pyrrolidino (I) and pyrrolino (11) free radicals in an environment which allows them to undergo rapid reorientation. While this work was in progress, Danen and Iiensler" obtained the epr spectra of dimethyl-, (1) Taken in part from the M.S. Thesis of J. J. Dillon, 111, University of Pittsburgh, 1970. (2) A . D. Mialsh, J . Chem. Soc., 2260 (1953). (3) G. Herzberg and D. A. Ramsay, J. Chem. Phys., 20, 347 (1952) ; K. Dressler and D. A. Ramsay, Phil. Trans. Roy. Soe., 251A, 553 (1959). (4) See G. TV.Robinson, A d t a n . Chem. Ser., No. 36, 10 (1962), and references contained therein. (5) See D . R. Smith and W. A . Seddon, Can. J . Chem., 48, 1938 (1970), and references contained therein. (6) M. C. R. Symons, Adcan. Chem. Ser., No. 82, 1 (1968). (7) G. V. Pukhal'skaya, A . G. Kotov, and S. Ya. Pshezhetskii, Dokl. A k a d . N a u k SSSR, 171, 1380 (1966). (8) S. G. Hadley and D. H. Volnian, J . A m e r . Chem. Soc., 89, 1053 (1967). (9) D . Cordischi and R . DiBlasi, Can. J . Chem., 47, 2601 (1969). (10) D. E. Wood and R . V. Lloyd, J . Chem. Phys., 52, 3840 (1970); 53, 3932 (1970). (11) W. C. Danen and T. T. Kensler, J . A m e r . Chem. Soc., 92, 5235 (1970).
EPRSPECTRA OF FREERADICALS ESRSYMPOSIUM.
diethyl-, and diisopropylamino radicals in solution by in situ photolysis of the corresponding tetrazines. Since the cyclic radicals I and I1 would be expected to have CNC bond angles of less than 120” from steric considerations alone, a comparison of our results with those obtained for the open-chain dialkylamino radicals and wiih INDO calculations12 on the prototype dimethylamino radical would be expected to shed considerable light on the geometry and electronic structure of this class of free radicals.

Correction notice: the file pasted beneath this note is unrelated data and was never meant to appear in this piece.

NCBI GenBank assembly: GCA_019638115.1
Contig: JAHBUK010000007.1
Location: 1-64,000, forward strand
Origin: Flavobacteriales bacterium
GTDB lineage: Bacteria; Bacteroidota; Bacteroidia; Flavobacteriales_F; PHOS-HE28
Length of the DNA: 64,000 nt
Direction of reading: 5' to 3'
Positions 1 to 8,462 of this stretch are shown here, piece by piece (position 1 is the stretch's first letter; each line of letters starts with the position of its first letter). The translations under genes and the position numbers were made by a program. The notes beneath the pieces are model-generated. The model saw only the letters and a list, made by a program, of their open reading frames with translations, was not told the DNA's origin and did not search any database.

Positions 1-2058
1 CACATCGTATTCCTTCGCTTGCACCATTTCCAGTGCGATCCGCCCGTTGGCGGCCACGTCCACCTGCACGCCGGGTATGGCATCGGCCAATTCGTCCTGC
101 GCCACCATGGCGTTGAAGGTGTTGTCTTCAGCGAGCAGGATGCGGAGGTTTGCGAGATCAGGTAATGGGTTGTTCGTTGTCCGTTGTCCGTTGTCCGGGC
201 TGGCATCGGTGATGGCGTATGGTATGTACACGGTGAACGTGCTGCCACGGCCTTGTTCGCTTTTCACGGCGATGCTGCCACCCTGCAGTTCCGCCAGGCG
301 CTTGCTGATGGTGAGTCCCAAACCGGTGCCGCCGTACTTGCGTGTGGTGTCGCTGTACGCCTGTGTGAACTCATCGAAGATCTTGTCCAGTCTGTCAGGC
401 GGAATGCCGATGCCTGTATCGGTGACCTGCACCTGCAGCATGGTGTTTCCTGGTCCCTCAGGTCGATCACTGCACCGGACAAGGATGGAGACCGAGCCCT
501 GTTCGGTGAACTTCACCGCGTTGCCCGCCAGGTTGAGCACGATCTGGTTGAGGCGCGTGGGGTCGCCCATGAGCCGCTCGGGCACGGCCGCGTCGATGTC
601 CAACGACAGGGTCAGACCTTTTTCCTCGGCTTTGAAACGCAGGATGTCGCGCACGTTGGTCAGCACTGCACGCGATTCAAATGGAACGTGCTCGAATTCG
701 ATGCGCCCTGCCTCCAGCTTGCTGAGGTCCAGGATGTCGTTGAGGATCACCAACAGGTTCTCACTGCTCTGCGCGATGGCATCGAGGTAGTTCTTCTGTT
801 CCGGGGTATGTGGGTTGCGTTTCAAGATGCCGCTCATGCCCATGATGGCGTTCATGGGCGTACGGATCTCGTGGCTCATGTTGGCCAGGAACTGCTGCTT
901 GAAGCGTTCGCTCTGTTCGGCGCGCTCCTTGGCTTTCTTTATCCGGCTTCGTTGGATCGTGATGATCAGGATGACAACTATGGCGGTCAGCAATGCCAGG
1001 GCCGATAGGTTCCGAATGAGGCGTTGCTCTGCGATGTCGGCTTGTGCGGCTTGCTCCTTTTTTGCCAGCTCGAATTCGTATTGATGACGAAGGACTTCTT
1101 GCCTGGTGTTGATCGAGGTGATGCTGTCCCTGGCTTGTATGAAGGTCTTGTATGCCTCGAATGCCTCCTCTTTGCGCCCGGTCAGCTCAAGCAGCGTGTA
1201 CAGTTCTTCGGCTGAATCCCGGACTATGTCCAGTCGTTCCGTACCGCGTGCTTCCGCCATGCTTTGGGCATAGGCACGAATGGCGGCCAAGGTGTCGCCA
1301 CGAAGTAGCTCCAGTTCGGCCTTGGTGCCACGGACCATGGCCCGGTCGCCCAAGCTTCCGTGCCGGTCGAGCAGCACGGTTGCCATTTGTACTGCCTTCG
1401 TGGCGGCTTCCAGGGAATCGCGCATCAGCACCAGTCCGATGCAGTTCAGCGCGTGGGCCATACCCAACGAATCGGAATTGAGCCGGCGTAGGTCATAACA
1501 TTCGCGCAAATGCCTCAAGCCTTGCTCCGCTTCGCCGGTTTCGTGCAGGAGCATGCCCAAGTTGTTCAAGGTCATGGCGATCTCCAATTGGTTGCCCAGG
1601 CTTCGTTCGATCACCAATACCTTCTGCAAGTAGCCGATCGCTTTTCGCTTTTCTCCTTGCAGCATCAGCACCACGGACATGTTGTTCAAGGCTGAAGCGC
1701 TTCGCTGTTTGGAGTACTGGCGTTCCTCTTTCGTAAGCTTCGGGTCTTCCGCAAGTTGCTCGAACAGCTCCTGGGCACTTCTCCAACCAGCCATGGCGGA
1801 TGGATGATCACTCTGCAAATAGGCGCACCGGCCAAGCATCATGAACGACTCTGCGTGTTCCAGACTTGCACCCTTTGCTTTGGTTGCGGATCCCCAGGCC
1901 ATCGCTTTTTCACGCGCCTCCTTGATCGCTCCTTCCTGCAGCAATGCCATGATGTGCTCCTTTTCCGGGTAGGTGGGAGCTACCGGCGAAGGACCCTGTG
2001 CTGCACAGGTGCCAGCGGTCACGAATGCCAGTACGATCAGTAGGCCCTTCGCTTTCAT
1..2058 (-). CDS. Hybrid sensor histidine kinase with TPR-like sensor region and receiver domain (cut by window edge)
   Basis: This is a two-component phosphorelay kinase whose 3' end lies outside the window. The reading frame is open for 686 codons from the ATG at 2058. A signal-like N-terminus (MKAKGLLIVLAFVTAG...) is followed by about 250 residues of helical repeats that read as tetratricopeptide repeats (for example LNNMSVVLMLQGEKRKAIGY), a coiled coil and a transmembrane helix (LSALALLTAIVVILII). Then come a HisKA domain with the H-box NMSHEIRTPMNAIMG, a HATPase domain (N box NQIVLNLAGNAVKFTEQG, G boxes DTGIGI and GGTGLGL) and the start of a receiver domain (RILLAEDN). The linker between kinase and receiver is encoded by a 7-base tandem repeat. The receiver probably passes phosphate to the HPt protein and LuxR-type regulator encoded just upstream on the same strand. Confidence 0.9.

11. Experimental Section Details of the adamantane matrix technique have been described previously. l o Samples were X-irradiated for 15 min a t 77°K by immersion in a foam dewar containing liquid nitrogen, and epr spectra were recorded on a Varian V-4502 spectrometer equipped with a V-4547 variable temperature accessory and rectangular TEo12 cavity. Temperatures were measured with a calibrated copper-constantan thermocouple. Both pyrrolidine and pyrroline were obtained from Aldrich Chemical Co. and were used as received. Samples prepared on a vacuum line with degassed and trap-totrap distilled pyrrolidine gave the same results as those prepared in air. N-Hydroxypyrrolidine was prepared by the peroxide oxidation of pyrrolidine.
111. Results and Discussion Figure 1 shows the epr spectrum obtained a t 247°K following X irradiation of pyrrolidine in adamantane a t 77°K. The spectrum consists of a 1 :4 :6: 4 : 1 quintet of 1 : 1 : 1 triplets which would be expected for four equivalent p protons and a single I4N. The spectrum from pyrroline is identical except for the larger P-proton hfs. Both spectra were fit by computer simulation, and the resulting epr parameters are shown in Table I. Also shown in this table are the results for NH2 in solid a m m ~ n i a ,for ~ the open-chain radicals obtained by Danen and Kensler, l1 and for di-tert-butylamino radical.13 It is seen that all species listed in this table have nearly identical 14Nhfs and g values (where measured). The 14N hfs are also similar to those reported for the corresponding nitroxide radicals; however, g values and P-proton hfs for the nitroxides are quite different. For example, the nitroxide radical corresponding to radical I, which was prepared from N-hydroxypyrrolidine, has U N = 13.5 G, UH’ = 17.6 G, and g = 2.0060 in an adamantane matrix a t 215°K. The hfs of the cyclic dialkylamino radicals are independent of temperature up to 270°K. Above this temperature, the epr spectrum of each radical decreases rapidly and irreversibly in intensity to reveal a new spectrum with a lower g value. The slight distortion of the spectrum shown in Figure 1 is caused by the presence of this as yet unidentified free radical, which could also be obtained exclusively by X irradiation of pyrrolidine in adamantane a t room temperature. Whereas